Capital market outlook: Coronavirus acting as a catalyst

  • Following emergency action from the central banks, governments are now providing additional support with fiscal stimulus measures

  • The recent monetary and fiscal support packages are more extensive than those implemented during the financial crisis

  • The coronavirus crisis is accelerating existing trends in the capital markets

  • The pandemic has cemented low interest rates – risk assets remain a favourite


Jens Wilhelm


Jens Wilhelm

Member of the board of Managing Directors of Union Investment

Responsible for portfolio management

Frankfurt, 25 June 2020 – Coronavirus is going to have a defining influence on the capital market environment of the early 2020s. Jens Wilhelm, member of the Board of Managing Directors of Union Investment responsible for portfolio management, expects that the announced monetary and fiscal policy measures will provide extensive support for the capital markets. “The coronavirus crisis is acting as a catalyst for the acceleration of existing investment trends. A higher – but carefully managed – level of risk, a more active approach and a stronger focus on security selection are the right course of action in response to this shift.”

From a macroeconomic perspective, Wilhelm regards the coronavirus crisis as the biggest challenge since the end of the Second World War. “This time, the economy has crashed much faster and twice as deep as during the financial crisis,” he explains. According to Union Investment’s latest forecasts, the GDP of the eurozone will shrink by 8.5 per cent in 2020. With a fall in GDP of ‘just’ 6.7 per cent, Germany will weather the crisis comparatively well. Italy and Spain, on the other hand, will be hit particularly hard with predicted contractions of 11.7 per cent and 11.5 per cent respectively. Even the US, which had been a bastion of economic stability in recent years, will suffer a painful 7.0 per cent decline in GDP. “Based on our forecasts, we expect US unemployment to rise to nearly 20 per cent – an unprecedented event in recent economic history,” says Wilhelm.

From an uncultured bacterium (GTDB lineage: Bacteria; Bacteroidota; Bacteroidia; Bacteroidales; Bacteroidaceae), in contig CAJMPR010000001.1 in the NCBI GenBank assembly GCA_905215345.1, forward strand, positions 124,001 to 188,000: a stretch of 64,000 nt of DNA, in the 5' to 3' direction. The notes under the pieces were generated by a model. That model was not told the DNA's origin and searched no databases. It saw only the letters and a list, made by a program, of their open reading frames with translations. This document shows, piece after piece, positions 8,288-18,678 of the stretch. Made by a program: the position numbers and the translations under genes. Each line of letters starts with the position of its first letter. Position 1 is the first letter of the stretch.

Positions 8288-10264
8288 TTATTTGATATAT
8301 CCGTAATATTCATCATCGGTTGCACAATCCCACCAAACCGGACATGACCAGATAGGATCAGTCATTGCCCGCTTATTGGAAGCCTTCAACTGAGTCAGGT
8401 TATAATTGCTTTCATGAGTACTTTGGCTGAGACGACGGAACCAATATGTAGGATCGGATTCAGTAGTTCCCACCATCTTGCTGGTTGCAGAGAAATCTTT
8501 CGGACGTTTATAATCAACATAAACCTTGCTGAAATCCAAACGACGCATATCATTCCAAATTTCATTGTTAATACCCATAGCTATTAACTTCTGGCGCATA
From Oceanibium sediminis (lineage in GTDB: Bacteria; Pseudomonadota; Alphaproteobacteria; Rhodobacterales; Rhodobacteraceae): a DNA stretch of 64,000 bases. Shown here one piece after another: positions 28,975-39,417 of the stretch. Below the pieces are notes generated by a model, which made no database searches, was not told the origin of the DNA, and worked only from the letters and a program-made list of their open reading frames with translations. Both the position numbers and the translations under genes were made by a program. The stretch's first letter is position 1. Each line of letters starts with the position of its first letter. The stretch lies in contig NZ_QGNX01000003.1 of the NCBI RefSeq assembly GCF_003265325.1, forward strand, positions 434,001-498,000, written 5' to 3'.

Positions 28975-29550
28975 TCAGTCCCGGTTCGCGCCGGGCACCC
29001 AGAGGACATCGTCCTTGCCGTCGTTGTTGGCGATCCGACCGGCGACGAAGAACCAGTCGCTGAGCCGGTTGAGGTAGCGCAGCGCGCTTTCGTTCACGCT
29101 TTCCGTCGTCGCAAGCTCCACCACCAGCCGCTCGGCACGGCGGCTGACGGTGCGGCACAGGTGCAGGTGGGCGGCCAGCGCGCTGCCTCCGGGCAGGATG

The recent monetary and fiscal support packages are more extensive than those implemented during the financial crisis

It seems likely that the economic downturn will bottom out in the second quarter of 2020. “The recently adopted monetary and fiscal support packages are more extensive than those implemented during the financial crisis, and they are proving effective,” says Wilhelm and adds with confidence: “The worst of the market turmoil is already behind us.” He does anticipate another rise in the number of infections in the autumn of 2020, but argues that “governments, economies and society are now much better prepared and should not be taken by surprise this time. The impact of a second wave on the capital markets will therefore be much more moderate.” Nevertheless, Wilhelm does not believe in a swift, V-shaped recovery. “We will see the beginnings of a recovery in the second half of 2020, but it will be very gradual.”